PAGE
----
I was appalled by Carr’s glib, PC drivel. But I was pretty much alone. Almost the entire audience, which consisted not of the kind of ordinary, hard-working Norwegians who oppose mass immigration but of affluent-looking, snappily dressed, patently urban 20-somethings (I didn’t see a single non-white face), laughed and applauded lustily. Plainly, these kids were the spawn of the privileged, pro-immigration left-wing elite and will soon join that elite themselves. (Carr, I surmised, has advisers at his tour stops who know his demographic and know exactly what kind of material will get them going.)

The audience were the spawn of the privileged, pro-immigration left-wing elite and will soon join that elite themselves.

Carr singled out for mockery Sylvi Listhaug, the Progress Party politician who was appointed last December to the newly formed position of Minister of Migration and Integration, and who, among those aforementioned ordinary hard-working Norwegians, has already become something of a folk hero for seeking to stem the Muslim tide that threatens to overwhelm their land of 5 million. Carr obviously doesn’t know a thing about Listhaug, but that didn’t keep him from ridiculing her at length. In a country where the Progress Party is the No. 1 routine target of TV comedy, none of his jabs were remotely fresh. And it certainly wasn’t funny. But the crowd, again, loved it.

After spending several minutes on the Progress Party, Carr turned to religion. He asked if anyone present was a Christian. Some people’s hands went up. He proceeded to make fun of them for being suckers. His Christianity remarks went on for another several minutes, until one brave soul in the balcony shouted out: “Make a joke about Islam!” This suggestion seemed to put the otherwise smooth Carr off his stride. He moved on, settling into the kind of jests that had made me want to see him live. There were some laughs. But the show turned out to last over two hours – including a 20-minute intermission – and instead of the tight, snappy sets I’d seen on TV, what I saw was terribly padded-out, including a lot of uninteresting back-and-forth with audience members.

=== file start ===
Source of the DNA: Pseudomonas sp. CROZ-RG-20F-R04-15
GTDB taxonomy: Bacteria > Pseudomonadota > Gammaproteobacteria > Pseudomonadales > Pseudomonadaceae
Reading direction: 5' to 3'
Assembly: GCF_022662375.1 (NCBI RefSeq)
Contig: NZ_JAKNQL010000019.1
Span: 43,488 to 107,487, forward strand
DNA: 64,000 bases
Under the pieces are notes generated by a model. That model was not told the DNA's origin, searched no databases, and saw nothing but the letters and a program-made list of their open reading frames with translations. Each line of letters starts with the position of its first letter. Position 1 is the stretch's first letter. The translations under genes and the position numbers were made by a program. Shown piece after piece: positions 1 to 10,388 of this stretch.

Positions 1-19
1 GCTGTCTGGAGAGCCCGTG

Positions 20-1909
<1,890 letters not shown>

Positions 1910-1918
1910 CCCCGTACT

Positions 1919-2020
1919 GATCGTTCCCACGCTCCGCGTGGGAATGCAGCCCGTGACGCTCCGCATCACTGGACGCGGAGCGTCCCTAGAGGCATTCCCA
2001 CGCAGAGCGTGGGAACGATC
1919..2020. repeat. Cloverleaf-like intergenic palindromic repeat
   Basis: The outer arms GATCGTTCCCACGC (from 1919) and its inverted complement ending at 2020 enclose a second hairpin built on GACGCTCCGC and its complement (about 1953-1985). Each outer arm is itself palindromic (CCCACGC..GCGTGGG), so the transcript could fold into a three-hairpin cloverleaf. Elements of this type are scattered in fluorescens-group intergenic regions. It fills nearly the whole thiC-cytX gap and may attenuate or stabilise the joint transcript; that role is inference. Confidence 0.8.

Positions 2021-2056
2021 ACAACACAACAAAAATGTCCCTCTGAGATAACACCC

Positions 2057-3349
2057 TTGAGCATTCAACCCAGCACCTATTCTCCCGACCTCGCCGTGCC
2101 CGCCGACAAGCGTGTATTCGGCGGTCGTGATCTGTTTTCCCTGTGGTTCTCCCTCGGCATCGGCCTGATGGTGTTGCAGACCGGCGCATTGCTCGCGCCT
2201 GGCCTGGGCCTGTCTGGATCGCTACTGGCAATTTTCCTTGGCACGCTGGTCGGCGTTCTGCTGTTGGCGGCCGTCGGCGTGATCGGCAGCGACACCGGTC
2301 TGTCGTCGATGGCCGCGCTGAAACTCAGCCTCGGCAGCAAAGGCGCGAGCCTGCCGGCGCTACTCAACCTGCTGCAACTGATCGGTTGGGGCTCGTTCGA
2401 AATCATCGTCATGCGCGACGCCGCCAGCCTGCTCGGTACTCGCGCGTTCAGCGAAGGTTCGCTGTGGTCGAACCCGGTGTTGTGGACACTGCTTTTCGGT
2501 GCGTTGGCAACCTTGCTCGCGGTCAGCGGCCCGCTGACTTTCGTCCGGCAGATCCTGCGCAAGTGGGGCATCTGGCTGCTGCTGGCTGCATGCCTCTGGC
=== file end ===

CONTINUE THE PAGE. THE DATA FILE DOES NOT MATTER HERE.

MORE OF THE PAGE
At the end, Carr finally addressed the Unspeakable Subject about which he’d earlier refused to wisecrack. He asked us if we knew about Charlie Hebdo. He said that its editors had been killed for doing just what he does — making jokes. And who had killed them? Muslims? Jihadists? Terrorists? No, Carr didn’t use any of those words. I don’t remember exactly what word he did use; it was some general term like “maniacs” or “jackasses.” He then announced that his last joke would be a tribute to Charlie Hebdo. So he went ahead and told it. And I didn’t get it. It involved a reference to some children’s game that I’d never heard of — perhaps it’s an English game that never made it to the States, or an English name for some game I do know. In any event, the thrust of the joke was that when you go into a mosque and you see the rows of men prostrated in prayer, it reminds you of kids playing that game.

#related#And that was it. That was the joke. I didn’t find it side-splitting, to say the least, and even the rest of the audience, which had been eating out of his hand all evening, plainly found it anticlimactic. But the main point is that he genuinely seemed to think that this feeble gag amounted to a courageous poke at the Religion of Peace. At a time when Norway, Britain, and most of Western Europe are experiencing what (it’s increasingly clear) can only be called conquest, this was as close as this supposedly fearless comic dared come to making the invaders a butt of his humor.

You expect to walk out of a two-hour comedy show with a light step and a grin on your face, but I shambled out of there in a deep funk, reflecting that what I’d just experienced was even worse than a display of PC straitjacketing; it was another example of the relentless advance and terrifying efficacy of creeping sharia on absolutely every social, cultural, and political front. During his time onstage, Carr had effectively demonstrated that he was prepared to make light of anything — anything, that is, except the one thing that’s on every European mind right now; the one thing that causes millions of Europeans to spend their days feeling scared, confused, intimidated, impotent, paralyzed, and profoundly uncertain about their future; the one thing, that is, that’s crying out to be skewered.